Almost pressured to shut, this Catholic highschool could also be getting extra excellent news


BAYONNE – Last spring things didn’t look so good for the future of Marist High School.

The Marist Brothers announced they were no longer in a “financial position” to fund the Kennedy Boulevard high school and said it would close its doors at the end of the 2016-17 school year unless $1.5 million could be raised.

Students, family members, and the school community rallied to raise about $750,000 in about four weeks. Despite falling significantly short of its goal, the Marist Brothers agreed to remain open.

Now, nine months after the school seemed destined to close, the Marist Brothers have vowed to “do everything (they) can to keep Marist High School going.”

“We are grateful for all the hard work, financial contributions, and generous sacrifice of school leaders, alumni, staff, students and their families and friends who are involved in building a solid future for Marist,” Brother Patrick McNamara, USA Provincial, said in a school email on Tuesday.

Part of the group’s plan to keep the school financially secure is to begin exploring development plans for the large property. An appraisal has already been done, but details of potential plans were not immediately available.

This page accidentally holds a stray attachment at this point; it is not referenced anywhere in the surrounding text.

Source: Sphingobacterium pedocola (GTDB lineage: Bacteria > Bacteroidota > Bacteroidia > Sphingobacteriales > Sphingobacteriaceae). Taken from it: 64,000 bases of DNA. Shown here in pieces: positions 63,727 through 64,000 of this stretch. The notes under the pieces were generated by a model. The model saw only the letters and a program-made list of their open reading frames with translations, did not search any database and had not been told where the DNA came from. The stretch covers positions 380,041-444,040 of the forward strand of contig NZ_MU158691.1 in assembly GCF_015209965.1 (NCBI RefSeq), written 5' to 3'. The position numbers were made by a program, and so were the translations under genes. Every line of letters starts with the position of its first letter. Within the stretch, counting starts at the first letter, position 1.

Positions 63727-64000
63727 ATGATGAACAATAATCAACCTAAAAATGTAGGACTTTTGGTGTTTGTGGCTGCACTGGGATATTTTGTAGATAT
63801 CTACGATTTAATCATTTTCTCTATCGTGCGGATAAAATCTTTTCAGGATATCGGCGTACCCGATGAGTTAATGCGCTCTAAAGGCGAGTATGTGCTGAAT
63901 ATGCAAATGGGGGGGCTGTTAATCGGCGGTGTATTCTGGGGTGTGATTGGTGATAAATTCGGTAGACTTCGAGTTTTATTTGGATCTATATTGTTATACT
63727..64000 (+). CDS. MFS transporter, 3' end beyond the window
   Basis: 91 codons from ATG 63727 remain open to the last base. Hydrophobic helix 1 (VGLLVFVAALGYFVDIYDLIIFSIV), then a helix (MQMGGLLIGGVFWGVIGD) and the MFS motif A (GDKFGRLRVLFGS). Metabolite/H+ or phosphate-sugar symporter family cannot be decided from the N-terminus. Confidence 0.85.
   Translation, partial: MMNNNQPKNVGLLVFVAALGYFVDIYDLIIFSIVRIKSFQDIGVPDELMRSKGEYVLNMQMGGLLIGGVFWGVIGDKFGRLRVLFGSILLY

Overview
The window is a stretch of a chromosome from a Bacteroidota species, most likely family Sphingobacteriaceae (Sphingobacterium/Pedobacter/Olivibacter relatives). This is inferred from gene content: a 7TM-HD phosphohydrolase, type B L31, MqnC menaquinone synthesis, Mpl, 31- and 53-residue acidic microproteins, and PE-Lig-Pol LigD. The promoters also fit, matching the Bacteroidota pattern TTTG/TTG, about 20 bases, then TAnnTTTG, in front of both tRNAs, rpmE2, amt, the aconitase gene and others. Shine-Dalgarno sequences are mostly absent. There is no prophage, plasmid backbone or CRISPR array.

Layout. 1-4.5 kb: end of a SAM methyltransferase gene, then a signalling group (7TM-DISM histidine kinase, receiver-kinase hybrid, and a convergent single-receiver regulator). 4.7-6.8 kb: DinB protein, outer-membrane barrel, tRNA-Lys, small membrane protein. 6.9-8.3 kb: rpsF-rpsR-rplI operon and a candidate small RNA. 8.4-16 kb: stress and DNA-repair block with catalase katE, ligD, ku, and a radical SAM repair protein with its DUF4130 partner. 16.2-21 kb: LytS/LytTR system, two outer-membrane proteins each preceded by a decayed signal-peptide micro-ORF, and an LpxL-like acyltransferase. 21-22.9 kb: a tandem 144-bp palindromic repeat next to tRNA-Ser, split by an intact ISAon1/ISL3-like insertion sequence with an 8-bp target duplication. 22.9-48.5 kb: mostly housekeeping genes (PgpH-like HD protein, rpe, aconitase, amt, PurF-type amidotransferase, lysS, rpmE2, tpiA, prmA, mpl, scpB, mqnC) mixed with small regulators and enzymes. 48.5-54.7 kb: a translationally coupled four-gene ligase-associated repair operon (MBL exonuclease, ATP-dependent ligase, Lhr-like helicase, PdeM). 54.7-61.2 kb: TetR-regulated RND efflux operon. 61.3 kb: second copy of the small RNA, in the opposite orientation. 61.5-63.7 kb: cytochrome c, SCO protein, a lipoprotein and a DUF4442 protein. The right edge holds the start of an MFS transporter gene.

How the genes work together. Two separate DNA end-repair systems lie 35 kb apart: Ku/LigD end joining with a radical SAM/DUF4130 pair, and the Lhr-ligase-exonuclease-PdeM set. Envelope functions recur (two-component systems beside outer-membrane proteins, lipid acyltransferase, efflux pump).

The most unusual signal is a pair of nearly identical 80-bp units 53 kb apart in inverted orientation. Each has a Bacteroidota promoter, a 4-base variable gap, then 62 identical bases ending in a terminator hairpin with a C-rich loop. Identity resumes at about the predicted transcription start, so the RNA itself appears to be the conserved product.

One of the reasons for the newfound commitment to the school comes from its partnership with Hudson County Community College, which will give qualified students the chance to graduate high school with an associate’s degree. The program is expected to boost enrollment.

Marist Brother Steve Schlitte, chairman of the school board, called the announcement “exciting news.”

“Brother Patrick’s action will come as very welcome news to all who care about Marist,” Schlitte said. “The financial support in our recent campaign demonstrated the deep level of commitment by hundreds of alumni, friends, and community members who wanted to ensure that Marist High School continues to thrive and serve our community.” 

The brothers’ decision is promising for the school at a time when Catholic high schools have been on a steady decline in recent years. Nearby St. Anthony and Queen of Peace high schools were tasked with similar fundraising goals before being forced to close. 

Caitlin Mota may be reached at cmota@jjournal.com. Follow her on Twitter @caitlin_mota. Find The Jersey Journal on Facebook.



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